PwC: We’ve talked a lot about the last 20 years, but what do you think will be the things that change, or stay the same, over the next 20 years?

Michael: I think we’ll still be talking about automation and how technology is changing us. We’ll also have a lot of people doing jobs we don’t see yet. But we’re still going to need bright people and great talent. We all talk about the jobs that are going to disappear, but we have to be focused on where the new jobs are going to come from.

I have a 13-year-old daughter and an 11-year-old son and they are complete opposites. My daughter’s very arty and doesn’t enjoy the school stuff, while my son does. It’s a real challenge for me to think where should I be telling them to focus their efforts and I don’t know that I have the answer.

Both now and in the future, I do believe that people will want to be both informed and entertained. Our role as storytellers will continue to be relevant but the format of that delivery will likely be very different in 20 years to what it is today.

PwC: So how easy are you finding it to get the right talent to support this shift to be more technology focused?

Michael: Talent is an interesting word for us because it has many facets. People immediately think it’s about our radio and broadcasting personalities who are our ‘talent’. At NZME our talent is everyone in the business who contributes to our strategic imperatives and business priorities. So it’s an interesting conversation I’ve been having around how this business actually defines talent.

There are key areas around technology where we find it hard to attract the right people. Part of the solution is bringing in younger people and get them to show us what we should be doing and develop them within the business.

What we’re now doing is we’re looking to partner with people who can bring technology, talent and intellectual property into our business and bring them in in a way where we are helping them and not suffocating them with processes and procedures.

PwC: One of the big trends we’ve seen emerge is the threat of a cyber attack, especially for organisations that have a large amount of customer data. So how do you ensure people trust you?

Michael: It’s certainly one of my biggest concerns that I wake up one day to find someone has taken over our homepage. There aren’t many organisations where someone could get their message out to such a wide audience by hacking their website. So that was one of the first things I focused on as CEO.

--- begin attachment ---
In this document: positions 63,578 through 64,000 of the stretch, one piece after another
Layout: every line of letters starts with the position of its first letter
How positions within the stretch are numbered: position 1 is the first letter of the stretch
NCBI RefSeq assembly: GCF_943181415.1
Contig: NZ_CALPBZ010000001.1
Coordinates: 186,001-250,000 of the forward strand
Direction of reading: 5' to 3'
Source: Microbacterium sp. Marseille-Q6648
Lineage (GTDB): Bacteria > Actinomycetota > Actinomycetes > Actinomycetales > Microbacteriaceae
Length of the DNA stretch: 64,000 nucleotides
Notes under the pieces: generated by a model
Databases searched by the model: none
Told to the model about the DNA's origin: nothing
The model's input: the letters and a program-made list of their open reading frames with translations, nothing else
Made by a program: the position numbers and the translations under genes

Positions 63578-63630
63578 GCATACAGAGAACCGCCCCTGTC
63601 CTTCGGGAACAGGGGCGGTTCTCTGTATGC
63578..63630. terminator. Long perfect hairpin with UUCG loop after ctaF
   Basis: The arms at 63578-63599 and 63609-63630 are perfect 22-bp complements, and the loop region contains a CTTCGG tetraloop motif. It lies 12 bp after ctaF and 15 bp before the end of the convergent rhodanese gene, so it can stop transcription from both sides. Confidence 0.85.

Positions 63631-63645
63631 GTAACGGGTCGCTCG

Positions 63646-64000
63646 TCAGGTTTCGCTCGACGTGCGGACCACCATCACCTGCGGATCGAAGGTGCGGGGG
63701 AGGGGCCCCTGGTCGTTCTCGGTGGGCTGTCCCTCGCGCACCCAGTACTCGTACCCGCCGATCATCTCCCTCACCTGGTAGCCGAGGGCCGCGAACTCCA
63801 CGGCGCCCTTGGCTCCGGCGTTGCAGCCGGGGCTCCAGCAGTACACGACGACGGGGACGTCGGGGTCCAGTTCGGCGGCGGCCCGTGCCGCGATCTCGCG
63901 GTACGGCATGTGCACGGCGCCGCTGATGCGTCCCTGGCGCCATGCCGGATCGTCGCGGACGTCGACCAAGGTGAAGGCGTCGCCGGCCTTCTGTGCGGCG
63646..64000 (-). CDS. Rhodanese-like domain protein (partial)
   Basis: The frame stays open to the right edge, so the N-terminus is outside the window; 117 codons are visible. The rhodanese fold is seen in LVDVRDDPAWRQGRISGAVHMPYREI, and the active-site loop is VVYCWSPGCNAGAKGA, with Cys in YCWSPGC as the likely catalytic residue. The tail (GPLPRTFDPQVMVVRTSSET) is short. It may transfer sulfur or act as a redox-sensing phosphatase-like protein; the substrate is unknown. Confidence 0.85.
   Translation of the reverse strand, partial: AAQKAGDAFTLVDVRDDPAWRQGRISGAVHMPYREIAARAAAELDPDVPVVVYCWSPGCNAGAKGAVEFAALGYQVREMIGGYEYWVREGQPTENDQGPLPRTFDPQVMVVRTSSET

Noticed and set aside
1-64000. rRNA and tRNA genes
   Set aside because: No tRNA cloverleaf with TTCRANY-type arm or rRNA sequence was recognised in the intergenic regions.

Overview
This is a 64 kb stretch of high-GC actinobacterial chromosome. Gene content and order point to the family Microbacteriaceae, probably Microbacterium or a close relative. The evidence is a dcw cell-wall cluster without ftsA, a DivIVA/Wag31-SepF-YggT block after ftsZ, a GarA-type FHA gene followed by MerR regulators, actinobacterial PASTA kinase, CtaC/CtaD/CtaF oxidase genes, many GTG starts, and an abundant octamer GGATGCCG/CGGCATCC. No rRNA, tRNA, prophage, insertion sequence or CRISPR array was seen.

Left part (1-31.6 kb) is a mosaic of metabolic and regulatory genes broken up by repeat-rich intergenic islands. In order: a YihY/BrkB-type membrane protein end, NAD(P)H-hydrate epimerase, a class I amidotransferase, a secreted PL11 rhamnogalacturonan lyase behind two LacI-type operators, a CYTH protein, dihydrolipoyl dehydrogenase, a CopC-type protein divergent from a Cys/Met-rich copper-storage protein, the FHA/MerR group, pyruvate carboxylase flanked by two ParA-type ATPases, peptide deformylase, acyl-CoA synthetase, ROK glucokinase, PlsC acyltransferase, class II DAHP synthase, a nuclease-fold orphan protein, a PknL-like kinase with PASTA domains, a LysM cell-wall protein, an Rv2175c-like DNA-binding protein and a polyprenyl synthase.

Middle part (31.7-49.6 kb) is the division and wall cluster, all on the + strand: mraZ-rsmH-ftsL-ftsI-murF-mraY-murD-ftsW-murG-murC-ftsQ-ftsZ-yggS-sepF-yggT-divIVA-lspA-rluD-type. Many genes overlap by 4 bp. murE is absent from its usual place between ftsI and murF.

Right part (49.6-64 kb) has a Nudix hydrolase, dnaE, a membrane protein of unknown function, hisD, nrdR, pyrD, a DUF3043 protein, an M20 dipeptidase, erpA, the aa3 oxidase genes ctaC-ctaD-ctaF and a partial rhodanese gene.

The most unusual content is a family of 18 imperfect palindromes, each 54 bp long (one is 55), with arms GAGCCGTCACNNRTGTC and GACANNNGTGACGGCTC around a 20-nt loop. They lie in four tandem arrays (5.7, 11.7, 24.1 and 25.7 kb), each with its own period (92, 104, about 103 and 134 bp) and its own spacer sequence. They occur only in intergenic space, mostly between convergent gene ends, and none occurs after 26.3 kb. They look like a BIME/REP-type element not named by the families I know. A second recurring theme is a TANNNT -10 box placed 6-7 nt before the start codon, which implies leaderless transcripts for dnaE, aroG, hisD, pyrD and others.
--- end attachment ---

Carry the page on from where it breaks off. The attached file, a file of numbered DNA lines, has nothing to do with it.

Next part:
We also have a large e-commerce platform in GrabOne where we have both personal and financial data. Just recently we had a breach and we were straight on to those people who lost their data to explain what happened and how we were fixing the problem. As an organisation, we are constantly reviewing our security efforts to ensure our data and our content is secure.

PwC: In the last two decades we’ve seen huge flurries of free-trade agreements, open borders and international mobility. In the last few years, that feels like it’s gone backwards – how do you think that’s impacting NZ businesses?

Michael: When I look at our business, we’re entirely focused on the local market, so we’re less sensitive to changes overseas although we now compete against international players. However, I think it’s going to create a whole lot of uncertainty that will affect investment decisions here in New Zealand.

Locally, I think we’ve reached a turning point in terms of growth. We’ll either be able to keep growing at our current rate or even stronger, or that uncertainty from overseas could slow us down and be a problem for us.

We had news recently, for example, that tourism is the country’s biggest export earner – now tourism and dairy are both very real risks for us as a country. I look at tourism and I think we have issues from an infrastructure perspective. There’s a risk we’re going to give people a bad experience when they come here because so many are coming and Auckland can’t handle it. That’s a worry for me. It’s a similar story in dairy as well.

PwC: There seems to be a renewed push from customers to see companies become more accountable – you mentioned infrastructure as an example where companies can contribute. How do you see that playing out?

Michael: I actually heard a speech recently from Phil Goff around infrastructure in Auckland and how we aren’t investing enough in this area. Our content teams are now having discussions around how we could get involved in this community issue – not for political gain or business gain or to influence where money is spent – but just to see where there is room for us to create content and communications around how we commute to work every day. We’re also asking how we as a business could change the way people work or commute. It’s a real opportunity for us as a business to work out how we can help on New Zealand issues by starting conversations and debate in the community.